In 2000, the Williams sisters won gold medals in the doubles event at the Olympic Games in Sydney, Australia. She also won a gold medal in the singles event. That same year, she won 35 consecutive singles matches and six tournaments, including the U.S. Open and achieved her first Grand Slam singles title at Wimbledon, she also won the women’s double title at the same event with her sister. The following year, she defended her titles successfully. In 2007, after suffering from a wrist injury in 2006, Williams returned to form, winning the singles title at Wimbledon. A year later, she defeated her sister to keep her title, making it her fifth career Wimbledon championship. Months later, the Williams sisters became gold medalists once again in the doubles event at the 2008 Beijing Olympic games.
In 2011, Williams was diagnosed with an autoimmune disease that caused fatigue, she adjusted her lifestyle and in 2012 was able to win the Williams sisters 13th Grand Slam doubles title at Wimbledon. They continued their success at the 2012 London Olympic Games, becoming gold medalists once again when defeating Czech Republic tennis stars Andrea Hlavackova and Lucie Hradecka. Williams also won her first WTA singles title in more that two years.
In 2015, Williams claimed her 46th career singles title when defeating top-seeded Caroline Wozniacki at the ASB Classic. Together with her sister, Williams has won 13 Grand Slam doubles titles, they have played against each other more than 20 times, including the finals of eight Grand Slam tournaments. She has received numerous awards, including Sports Illustrated’s Women’s Sportswoman of the Year (2000), The President’s Award of the 34th NAACP Image Awards (2003), BET’s Best Female Athlete of the Year (2006), Forbes Most Powerful Black Women In The U.S. (No.10) (2011) and the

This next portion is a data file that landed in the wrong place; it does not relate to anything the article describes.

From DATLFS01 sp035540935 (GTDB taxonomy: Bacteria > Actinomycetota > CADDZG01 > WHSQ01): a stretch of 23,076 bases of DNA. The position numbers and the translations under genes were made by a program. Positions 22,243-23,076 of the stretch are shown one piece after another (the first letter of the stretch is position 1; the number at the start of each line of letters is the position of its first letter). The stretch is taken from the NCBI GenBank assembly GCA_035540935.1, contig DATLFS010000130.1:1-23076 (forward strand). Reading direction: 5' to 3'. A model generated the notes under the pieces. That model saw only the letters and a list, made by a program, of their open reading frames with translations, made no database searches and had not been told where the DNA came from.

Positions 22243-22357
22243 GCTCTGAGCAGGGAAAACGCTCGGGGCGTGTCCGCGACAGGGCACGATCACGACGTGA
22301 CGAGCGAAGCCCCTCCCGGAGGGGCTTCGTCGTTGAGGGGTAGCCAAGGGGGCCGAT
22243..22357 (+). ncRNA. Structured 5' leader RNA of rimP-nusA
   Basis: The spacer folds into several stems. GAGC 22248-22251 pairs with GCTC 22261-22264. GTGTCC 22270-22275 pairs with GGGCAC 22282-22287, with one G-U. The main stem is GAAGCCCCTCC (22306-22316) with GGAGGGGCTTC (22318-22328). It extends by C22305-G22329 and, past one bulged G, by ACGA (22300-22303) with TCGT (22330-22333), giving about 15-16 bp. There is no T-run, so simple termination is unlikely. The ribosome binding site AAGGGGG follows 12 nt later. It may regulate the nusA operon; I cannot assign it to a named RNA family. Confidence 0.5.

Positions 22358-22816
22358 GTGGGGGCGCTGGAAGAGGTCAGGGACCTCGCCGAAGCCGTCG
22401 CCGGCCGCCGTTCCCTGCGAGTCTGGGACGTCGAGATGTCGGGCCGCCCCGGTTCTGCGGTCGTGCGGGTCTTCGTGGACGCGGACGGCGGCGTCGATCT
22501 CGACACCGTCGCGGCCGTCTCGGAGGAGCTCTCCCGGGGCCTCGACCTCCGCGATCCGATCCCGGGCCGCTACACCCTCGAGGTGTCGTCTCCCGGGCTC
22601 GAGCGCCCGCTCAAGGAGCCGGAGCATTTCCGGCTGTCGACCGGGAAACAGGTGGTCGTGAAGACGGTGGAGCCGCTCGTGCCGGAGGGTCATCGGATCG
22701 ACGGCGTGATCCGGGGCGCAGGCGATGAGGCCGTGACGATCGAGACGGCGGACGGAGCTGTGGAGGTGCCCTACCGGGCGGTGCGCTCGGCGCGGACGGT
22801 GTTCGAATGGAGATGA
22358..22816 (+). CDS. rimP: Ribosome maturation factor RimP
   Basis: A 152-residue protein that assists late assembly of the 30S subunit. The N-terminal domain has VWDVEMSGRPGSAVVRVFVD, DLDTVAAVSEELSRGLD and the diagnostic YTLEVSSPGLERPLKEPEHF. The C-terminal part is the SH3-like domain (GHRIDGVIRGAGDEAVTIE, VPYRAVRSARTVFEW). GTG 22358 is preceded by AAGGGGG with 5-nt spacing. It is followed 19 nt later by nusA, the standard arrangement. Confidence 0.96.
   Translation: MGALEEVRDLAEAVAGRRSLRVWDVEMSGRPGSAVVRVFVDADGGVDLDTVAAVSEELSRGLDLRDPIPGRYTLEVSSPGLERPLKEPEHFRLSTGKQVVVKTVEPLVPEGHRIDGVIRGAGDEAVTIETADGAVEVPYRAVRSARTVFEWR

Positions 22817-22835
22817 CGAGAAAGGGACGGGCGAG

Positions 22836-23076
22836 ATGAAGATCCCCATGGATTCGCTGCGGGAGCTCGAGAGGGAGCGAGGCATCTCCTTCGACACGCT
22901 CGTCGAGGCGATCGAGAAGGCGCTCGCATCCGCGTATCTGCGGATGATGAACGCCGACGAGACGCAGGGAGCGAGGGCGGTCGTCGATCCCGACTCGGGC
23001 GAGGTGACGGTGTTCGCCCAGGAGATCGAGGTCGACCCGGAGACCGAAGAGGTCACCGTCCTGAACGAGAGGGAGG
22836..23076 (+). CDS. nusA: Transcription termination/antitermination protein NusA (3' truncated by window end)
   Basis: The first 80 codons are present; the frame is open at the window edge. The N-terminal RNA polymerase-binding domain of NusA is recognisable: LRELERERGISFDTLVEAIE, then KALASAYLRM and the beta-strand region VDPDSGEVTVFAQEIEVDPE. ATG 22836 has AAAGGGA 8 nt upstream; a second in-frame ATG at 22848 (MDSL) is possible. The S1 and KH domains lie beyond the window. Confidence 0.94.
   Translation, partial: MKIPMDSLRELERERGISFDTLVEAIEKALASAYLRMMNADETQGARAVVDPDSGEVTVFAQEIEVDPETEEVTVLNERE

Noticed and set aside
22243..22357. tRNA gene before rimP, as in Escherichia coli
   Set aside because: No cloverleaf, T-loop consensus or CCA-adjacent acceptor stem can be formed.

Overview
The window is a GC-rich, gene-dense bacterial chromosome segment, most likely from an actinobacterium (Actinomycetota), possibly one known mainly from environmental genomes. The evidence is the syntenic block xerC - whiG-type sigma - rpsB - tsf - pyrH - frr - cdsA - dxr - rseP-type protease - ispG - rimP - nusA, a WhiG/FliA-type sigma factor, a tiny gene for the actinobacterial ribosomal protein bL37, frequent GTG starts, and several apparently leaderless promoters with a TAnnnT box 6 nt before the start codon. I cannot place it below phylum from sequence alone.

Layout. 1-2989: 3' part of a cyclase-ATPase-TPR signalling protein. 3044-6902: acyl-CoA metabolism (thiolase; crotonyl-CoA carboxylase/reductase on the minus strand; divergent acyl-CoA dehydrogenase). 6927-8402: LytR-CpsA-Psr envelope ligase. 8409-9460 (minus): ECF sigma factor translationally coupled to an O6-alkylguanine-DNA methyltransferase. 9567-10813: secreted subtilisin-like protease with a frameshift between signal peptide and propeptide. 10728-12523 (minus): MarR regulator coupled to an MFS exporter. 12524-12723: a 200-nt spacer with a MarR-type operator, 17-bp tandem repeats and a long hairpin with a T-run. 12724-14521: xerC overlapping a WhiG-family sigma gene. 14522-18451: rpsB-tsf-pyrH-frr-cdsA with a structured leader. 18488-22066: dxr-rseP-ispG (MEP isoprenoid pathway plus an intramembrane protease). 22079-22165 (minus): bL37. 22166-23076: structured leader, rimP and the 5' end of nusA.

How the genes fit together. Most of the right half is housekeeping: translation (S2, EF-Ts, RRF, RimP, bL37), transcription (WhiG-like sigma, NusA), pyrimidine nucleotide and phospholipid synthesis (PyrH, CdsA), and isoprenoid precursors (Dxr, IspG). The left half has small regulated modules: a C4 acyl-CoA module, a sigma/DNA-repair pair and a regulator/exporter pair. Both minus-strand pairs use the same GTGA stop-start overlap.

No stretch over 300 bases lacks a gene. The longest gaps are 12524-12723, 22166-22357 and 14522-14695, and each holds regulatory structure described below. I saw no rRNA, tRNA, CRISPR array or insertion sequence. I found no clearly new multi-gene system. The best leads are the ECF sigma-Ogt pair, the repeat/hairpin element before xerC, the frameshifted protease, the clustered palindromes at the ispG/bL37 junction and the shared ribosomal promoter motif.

the WTA player service award (2012). She holds the record for fastest serve in three of the four Grand Slam tournaments: 2007 French Open second round, 2008 Wimbledon final, 2007 US Open first round – 129 mph (208 km/h). In 2002, she became the the first African-American woman to become World No. 1 since the computer rankings began in 1975.
In addition to tennis, Williams has shown artistic talent and in 2007 was awarded an associate degree in fashion design from the Art Institute of Fort Lauderdale. In 2015, she earned a Bachelor of Science in Business Administration degree from Indiana University East. Williams has her own interior design company V*Starr Interiors, in addition to a clothing line called EleVen and a collection of women’s apparel for Wilson’s Leather. In 2009, the Williams sisters became the first African-American women to buy shares of an NFL team when they joined the ownership group of the Miami Dolphins. A year later, Williams co-authored the New York Times bestseller Come To Win: Business Leaders, Artists, Doctors, and Other Visionaries on How Sports Can Help You Top Your Profession. She has also shown a commitment to social causes, and has worked with UNESCO on promoting gender equality throughout the world. In support of this, Williams and film director Ava DuVernay released a documentary in 2013 for ESPN entitled Venus VS., following Williams’ fight for equal pay for female tennis players.